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Let’s not rest on our laurels when it comes to rule of law

As the Attorney-General’s Chambers celebrates its 150th anniversary, the message about being grounded in the rule of law rings clearly in the report, “Rule of law a game-changer for S’pore: PM” (April 1).

Edwin Teong Ying Keat

As the Attorney-General’s Chambers celebrates its 150th anniversary, the message about being grounded in the rule of law rings clearly in the report, “Rule of law a game-changer for S’pore: PM” (April 1).

Conscientious effort goes into revising statutes insofar as precedent cases are concerned and with regard to ensuring an equitable society.

For instance, the need for increased privacy led to the Personal Data Protection Act in 2012, which included legitimising the credibility of initiatives like the Do Not Call Registry.

It follows that we should credit our legal pioneers for their contributions that engendered the judicial system we have today.

Upholding the rule of law can potentially be more difficult going forward, however, when voices from other judiciaries filter in and come into conflict with existing judgments.

Take, for example, the judgment passed in the United States granting Amos Yee asylum on the basis that he was prosecuted on the pretext of silencing his political opinions (Blogger Amos Yee granted asylum in the US; March 25, online).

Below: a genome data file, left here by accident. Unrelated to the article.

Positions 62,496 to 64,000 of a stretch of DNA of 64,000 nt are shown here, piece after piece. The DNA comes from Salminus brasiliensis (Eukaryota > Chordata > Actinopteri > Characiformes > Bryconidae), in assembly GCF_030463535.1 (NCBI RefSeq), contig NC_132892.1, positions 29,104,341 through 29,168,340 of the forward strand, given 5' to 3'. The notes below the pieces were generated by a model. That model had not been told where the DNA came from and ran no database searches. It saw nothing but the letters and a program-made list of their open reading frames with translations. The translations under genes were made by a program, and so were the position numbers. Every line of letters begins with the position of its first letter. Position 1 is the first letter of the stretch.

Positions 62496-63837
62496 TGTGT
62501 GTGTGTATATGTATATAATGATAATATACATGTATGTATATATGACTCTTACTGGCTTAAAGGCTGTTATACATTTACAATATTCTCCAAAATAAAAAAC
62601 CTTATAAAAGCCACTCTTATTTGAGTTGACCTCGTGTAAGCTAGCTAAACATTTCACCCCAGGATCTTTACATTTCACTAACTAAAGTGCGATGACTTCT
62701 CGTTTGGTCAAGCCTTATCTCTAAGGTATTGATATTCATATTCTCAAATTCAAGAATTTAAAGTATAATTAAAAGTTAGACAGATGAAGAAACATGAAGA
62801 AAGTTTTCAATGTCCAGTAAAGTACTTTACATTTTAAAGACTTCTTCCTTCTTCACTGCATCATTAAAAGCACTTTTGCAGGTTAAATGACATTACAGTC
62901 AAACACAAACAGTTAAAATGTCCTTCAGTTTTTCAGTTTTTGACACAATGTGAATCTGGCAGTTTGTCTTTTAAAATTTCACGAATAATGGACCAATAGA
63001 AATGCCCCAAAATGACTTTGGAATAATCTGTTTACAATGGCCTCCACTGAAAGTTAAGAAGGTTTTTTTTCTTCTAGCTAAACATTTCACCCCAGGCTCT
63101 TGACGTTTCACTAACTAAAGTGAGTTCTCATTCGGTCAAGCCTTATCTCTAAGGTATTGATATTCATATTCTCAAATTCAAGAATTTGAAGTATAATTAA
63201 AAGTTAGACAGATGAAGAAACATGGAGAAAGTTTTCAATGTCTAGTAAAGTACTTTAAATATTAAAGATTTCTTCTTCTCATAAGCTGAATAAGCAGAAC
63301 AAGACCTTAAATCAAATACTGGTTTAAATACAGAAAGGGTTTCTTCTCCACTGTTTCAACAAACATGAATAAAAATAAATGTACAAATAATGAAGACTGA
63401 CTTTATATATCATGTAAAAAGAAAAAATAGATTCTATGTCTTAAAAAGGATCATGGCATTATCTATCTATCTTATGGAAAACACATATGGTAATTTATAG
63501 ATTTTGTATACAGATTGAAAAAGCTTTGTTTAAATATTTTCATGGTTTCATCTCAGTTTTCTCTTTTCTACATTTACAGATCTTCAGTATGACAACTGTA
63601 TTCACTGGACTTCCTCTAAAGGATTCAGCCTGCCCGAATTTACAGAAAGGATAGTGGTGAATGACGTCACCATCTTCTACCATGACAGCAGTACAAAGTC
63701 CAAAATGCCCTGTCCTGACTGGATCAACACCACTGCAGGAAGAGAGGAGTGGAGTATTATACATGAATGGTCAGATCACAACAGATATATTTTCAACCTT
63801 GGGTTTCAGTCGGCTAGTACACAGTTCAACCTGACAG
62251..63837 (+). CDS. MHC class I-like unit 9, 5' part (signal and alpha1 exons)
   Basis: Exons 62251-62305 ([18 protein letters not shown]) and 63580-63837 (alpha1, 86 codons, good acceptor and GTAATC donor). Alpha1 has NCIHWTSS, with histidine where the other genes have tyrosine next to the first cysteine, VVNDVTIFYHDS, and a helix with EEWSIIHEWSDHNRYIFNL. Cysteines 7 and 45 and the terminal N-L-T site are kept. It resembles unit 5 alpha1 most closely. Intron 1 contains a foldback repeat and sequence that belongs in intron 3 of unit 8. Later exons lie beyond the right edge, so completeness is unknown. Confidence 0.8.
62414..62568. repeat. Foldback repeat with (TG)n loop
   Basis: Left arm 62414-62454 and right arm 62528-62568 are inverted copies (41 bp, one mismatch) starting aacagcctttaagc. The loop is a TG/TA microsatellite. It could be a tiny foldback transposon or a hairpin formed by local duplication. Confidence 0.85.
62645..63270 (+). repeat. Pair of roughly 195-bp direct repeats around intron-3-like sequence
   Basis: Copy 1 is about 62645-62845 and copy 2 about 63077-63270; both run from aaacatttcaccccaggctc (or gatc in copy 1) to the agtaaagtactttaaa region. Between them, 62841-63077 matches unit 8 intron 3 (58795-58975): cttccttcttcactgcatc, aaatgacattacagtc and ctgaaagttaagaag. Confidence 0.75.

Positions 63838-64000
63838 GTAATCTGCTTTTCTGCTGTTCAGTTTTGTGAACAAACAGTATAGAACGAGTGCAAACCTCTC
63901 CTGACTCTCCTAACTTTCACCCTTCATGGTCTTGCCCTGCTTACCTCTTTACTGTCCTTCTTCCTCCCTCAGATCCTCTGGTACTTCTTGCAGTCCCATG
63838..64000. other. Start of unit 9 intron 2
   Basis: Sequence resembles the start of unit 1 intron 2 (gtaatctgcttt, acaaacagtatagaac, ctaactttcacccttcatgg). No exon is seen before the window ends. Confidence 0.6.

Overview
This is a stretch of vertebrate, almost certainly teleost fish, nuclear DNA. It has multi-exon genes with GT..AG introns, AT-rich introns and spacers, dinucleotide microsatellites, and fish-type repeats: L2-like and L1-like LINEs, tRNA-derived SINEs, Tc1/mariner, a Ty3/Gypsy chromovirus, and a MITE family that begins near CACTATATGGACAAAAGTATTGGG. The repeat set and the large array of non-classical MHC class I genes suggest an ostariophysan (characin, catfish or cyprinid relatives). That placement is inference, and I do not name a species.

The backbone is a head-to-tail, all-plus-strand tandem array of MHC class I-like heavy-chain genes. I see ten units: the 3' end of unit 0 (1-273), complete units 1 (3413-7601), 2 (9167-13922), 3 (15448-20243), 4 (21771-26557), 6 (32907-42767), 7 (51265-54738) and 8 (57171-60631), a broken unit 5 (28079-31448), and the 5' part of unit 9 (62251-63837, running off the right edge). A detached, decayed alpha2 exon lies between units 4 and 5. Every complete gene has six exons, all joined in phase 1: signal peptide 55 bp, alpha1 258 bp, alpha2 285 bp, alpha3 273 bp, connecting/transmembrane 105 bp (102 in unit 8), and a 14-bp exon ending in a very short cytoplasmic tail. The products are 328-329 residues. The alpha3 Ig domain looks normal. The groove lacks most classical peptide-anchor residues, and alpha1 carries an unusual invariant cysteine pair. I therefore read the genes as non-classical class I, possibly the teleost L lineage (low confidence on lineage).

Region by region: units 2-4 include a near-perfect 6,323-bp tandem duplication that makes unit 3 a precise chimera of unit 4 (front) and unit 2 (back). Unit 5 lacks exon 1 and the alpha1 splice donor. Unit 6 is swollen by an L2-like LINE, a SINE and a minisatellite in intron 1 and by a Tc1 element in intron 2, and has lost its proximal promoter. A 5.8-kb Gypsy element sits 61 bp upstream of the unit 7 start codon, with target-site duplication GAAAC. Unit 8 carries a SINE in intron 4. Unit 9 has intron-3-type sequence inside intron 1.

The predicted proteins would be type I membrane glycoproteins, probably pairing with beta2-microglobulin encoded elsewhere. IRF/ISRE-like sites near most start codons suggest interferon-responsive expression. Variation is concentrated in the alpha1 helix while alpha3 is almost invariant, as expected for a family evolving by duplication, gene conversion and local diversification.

While it is not my prerogative to comment on the judgment’s validity, it is vital to note that with relevance to the rule of law, such comments are a deviation from our rulings, creating a risk of conflict between societies.

It requires fortitude to hold steadfast to the judgments of one’s judiciary, which constitute a stabilising factor in upholding the rule of law.

Another facet of enshrining the rule of law is to ensure the accessibility of law.

To quote Britain’s former senior law lord Tom Bingham, in his book The Rule of Law, this entails the law being “accessible and so far as possible intelligible, clear and predictable”.

A constant review of laws is therefore required such that they can be understood by the common man.

In terms of applicability, however, legal representation is still needed, which pro bono initiatives such as the Criminal Legal Aid Scheme do well to supplement.

But perhaps more governmental pro-bono organisations can be established to tap the apparent glut of lawyers and, simultaneously, allow them to cater for the masses in line with the ethos of legal practitioners — to embody compassion while giving it.

To conclude, while we laud ourselves for our commitment to the rule of law, central to the success of any society is to remain grounded and strive for improvement.

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